This year alone we have received more than 10,000 people at the e-Estonia Briefing Centre from countries big and small around the world. While the vast majority of politicians, entrepreneurs, academics and journalists leave the Briefing Centre in good spirit and with lots of food for thought, some primarily see the disparity between Estonia and their own country. More often than not, their first question is “How come we don’t have all these digital services while you’ve had the basics in place for almost 20 years?” In response to this I figured I’d take a look at the most pressing reasons why some countries are early adopters while others are late bloomers when it comes to digitalisation. But before we get down to business, we need to get one more thing out of the way: not a single point on this list means that a given country won’t digitalise or will do so only very slowly. In fact, there will always be a handful of countries that defy the odds. Still, statistically, the following three points make it less likely that your country will be a digital trailblazer in the coming years.
1. Federal political structures
Countries that rely on decentralised and federalised structures commonly have a harder time putting together national-level strategies because the individual states within their borders insist on a degree of self-governance. Some countries like to spin this as a benefit because it supposedly incentivises the creation of small pilot projects or test-runs. This approach is called sandboxing and it can definitely work, but only once you have caught up with the pack. If a late-blooming country sees a policy that it wants to adopt, it should do so nation-wide and catch up. Once a country is “up-to-date”, however, grass-root clusters and localised pilot projects can be real game-changers that breed innovation. As an example, highly federalised Switzerland tested its electronic voting system on a local level in 2003, two years before Estonia made headlines by being the first country in the world to introduce i-Voting for legally binding, nation-wide elections. So yes, this bottom-up approach can work; it just makes no sense to rely on sandboxes when you don’t even provide your citizens and residents with a uniform type of electronic ID yet.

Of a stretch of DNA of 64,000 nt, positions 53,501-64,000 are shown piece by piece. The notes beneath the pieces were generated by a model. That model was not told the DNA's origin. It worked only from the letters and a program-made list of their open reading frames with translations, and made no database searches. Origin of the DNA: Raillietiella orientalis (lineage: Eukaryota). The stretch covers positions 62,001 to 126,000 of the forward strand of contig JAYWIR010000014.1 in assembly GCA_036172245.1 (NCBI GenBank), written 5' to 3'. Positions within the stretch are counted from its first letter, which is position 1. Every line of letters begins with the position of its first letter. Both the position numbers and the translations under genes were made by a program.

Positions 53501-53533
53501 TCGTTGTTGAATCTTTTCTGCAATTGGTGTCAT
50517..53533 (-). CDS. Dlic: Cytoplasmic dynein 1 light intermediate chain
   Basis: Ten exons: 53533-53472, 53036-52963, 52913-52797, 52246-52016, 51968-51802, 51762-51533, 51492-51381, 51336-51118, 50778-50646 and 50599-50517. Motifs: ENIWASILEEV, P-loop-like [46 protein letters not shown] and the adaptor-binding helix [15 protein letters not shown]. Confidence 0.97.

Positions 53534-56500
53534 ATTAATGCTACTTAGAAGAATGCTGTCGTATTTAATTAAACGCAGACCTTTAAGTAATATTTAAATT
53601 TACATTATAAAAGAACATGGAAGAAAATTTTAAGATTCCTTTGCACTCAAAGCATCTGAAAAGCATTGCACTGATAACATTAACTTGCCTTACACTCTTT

2. A never-ending debate about privacy concerns
Many people seem to think that digitalisation and privacy are somehow two mutually exclusive topics and that digital societies rely on a transparent citizen. Granted, if government built a system with the citizens’ ultimate transparency in mind, of course this could be done. In Estonia, meanwhile, the opposite happened: In the different government portals I can check who has looked at my personal data, ranging from healthcare professionals to government authorities and, wherever I have granted that access, also private sector companies. This goes far beyond the degree of privacy and actual data ownership that most governments provide for their citizens. Meanwhile, many of the most vocal privacy advocates happily use Google Maps, Facebook, or newspaper websites that use dozens of tracking cookies, all of which amass more data than the state even intends to gather in most cases. So in my opinion, the discussion on privacy has become very warped and polarised to the extent that, in some countries, it’s a knockout argument against digitalisation as a whole.
3. Your country (thinks, that it) can afford not to digitalise
If you were to look at a list of the 30 countries that currently digitalise the most quickly, you might be surprised by quite a few entries. Estonia was a dirt-poor, former Soviet republic (with a government budget of €130m in 1992) when it made the decision to go digital. Namibia implemented an Estonian-made, commercially available version of the X-Road data exchange layer between 2014-16. Registering a company in Oman only takes two minutes now, thanks to an Estonian-made portal that saw the Sultanate jump 127 places in the Starting a Business category of the World Bank’s Ease of Doing Business ranking. The simple truth is that many countries that have lots of manpower and resources, be they natural or financial, tend to rely on those resources rather excessively, too. This might be a short-sighted approach; young professionals are more mobile than they ever have been and they care less about cold, hard cash than they do about the tangible and intangible quality of life.
So these are three of the most prevalent hurdles that countries face on their digital journey. If one or even several of these points apply for your country, don’t give up. And if you have other points that you think are missing on this list, feel free to get in touch with us.
Speaker-analyst at e-Estonia Briefing Centre